Despite the vehicle not being in motion, it is still an offence to use hand-held mobile phones whilst stationary if the car is on a public road and the engine is running. For the avoidance of doubt, it’s easier for everybody if you simply put your mobile phone in your pocket or bag before you enter the vehicle. 

Is it Illegal to Use Your Phone as a Sat Nav?

While it’s not illegal to use navigation apps, motorists are at-risk of being prosecuted if they hold their handset while driving. You must have hands-free access to your mobile phone, which includes a Bluetooth headset, voice command, a dashboard holder, or a windscreen mount.

Remember, the law still applies if you are stopped at traffic lights, queuing in traffic, or even supervising a learner driver.

Social Media and Millennials: The Research

The head of Privilege Car Insurance, Charlotte Fielding, stated her particular concern about the number of people using social media while driving, and hopes that the study can identify UK drivers’ bad habits in order to create awareness of the problems, before trying to eliminate them.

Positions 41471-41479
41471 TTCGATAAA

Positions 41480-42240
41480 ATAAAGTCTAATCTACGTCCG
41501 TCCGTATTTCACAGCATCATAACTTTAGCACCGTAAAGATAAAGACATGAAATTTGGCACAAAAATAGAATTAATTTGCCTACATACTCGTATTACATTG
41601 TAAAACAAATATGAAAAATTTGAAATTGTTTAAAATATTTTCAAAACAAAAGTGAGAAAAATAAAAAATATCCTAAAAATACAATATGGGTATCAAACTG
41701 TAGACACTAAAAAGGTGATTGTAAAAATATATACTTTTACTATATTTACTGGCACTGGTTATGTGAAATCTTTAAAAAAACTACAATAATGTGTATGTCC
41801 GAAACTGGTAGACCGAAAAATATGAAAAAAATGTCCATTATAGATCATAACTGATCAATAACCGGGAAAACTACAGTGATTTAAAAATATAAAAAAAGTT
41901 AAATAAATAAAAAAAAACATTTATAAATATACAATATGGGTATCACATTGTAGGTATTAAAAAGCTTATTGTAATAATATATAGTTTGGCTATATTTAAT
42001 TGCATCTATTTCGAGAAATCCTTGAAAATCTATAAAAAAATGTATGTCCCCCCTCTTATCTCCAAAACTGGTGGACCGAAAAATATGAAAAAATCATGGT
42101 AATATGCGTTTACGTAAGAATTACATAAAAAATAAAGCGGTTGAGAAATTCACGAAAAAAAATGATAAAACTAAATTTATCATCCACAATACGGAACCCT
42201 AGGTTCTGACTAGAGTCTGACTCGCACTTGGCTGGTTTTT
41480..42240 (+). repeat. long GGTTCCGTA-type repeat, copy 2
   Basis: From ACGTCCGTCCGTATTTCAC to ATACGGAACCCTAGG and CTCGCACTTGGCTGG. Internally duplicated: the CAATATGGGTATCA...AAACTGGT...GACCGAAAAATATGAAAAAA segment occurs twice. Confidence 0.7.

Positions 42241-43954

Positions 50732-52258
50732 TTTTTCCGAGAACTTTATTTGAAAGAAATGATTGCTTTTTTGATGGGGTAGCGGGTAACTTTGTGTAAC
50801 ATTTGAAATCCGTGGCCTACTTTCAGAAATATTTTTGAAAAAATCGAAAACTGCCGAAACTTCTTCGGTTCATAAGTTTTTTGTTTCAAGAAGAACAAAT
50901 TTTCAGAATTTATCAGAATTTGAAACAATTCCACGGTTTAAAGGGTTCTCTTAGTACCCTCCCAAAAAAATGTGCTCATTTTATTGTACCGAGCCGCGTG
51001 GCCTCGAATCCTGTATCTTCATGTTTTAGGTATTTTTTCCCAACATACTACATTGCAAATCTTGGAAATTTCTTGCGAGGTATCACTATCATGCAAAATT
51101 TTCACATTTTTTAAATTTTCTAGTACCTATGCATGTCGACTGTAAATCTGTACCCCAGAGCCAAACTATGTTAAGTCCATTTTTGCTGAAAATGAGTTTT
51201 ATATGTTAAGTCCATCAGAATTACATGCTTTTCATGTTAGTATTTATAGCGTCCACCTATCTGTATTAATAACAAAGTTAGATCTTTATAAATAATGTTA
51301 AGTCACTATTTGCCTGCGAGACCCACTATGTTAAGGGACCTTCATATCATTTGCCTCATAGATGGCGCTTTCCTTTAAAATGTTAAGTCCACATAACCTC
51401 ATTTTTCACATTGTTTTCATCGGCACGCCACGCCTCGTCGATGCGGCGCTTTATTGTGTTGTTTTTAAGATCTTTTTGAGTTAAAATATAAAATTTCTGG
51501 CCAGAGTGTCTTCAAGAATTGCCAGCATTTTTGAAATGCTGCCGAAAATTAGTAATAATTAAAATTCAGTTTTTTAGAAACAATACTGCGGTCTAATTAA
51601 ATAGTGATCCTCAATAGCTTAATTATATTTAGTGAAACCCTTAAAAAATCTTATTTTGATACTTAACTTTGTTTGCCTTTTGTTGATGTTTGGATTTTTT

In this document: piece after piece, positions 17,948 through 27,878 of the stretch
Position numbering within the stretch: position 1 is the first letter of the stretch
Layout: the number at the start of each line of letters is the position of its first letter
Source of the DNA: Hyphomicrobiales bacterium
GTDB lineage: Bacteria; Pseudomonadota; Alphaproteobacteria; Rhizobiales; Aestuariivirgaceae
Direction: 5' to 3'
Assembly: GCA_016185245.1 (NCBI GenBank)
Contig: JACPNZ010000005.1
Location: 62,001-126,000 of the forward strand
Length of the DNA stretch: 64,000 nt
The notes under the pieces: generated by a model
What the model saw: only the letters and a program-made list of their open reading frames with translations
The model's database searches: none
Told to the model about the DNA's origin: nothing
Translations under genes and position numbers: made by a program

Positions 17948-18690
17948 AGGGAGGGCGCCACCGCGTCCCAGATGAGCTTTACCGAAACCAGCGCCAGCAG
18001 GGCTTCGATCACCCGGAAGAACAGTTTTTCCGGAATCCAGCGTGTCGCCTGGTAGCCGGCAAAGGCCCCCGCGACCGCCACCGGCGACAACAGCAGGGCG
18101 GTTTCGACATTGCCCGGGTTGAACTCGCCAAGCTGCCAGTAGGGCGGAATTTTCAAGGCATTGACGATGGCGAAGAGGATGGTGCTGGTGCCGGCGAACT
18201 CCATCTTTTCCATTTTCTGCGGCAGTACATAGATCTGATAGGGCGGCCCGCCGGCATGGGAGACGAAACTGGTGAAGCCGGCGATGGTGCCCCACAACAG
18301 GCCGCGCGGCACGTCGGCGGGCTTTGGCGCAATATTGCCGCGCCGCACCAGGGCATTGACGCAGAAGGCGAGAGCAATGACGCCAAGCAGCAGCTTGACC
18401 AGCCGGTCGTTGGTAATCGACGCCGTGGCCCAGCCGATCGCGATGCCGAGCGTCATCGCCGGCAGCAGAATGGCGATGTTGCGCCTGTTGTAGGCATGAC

The research conducted by Privilege outlines some worrying statistics, as we mentioned previously, with almost a quarter of 18 to 34-year olds being unable to resist the urge of checking their social media pages while driving.

As respondents of all ages and demographics also admitted to sending texts behind the wheel every day, there’s an obvious and contemporary problem with drivers using their mobile phones while behind the wheel in the UK.

If you were involved in a car accident where the other driver was on their mobile phone, and you don't know whether you were at-fault or not, don't hesitate to get in touch with us today to see how we can help you.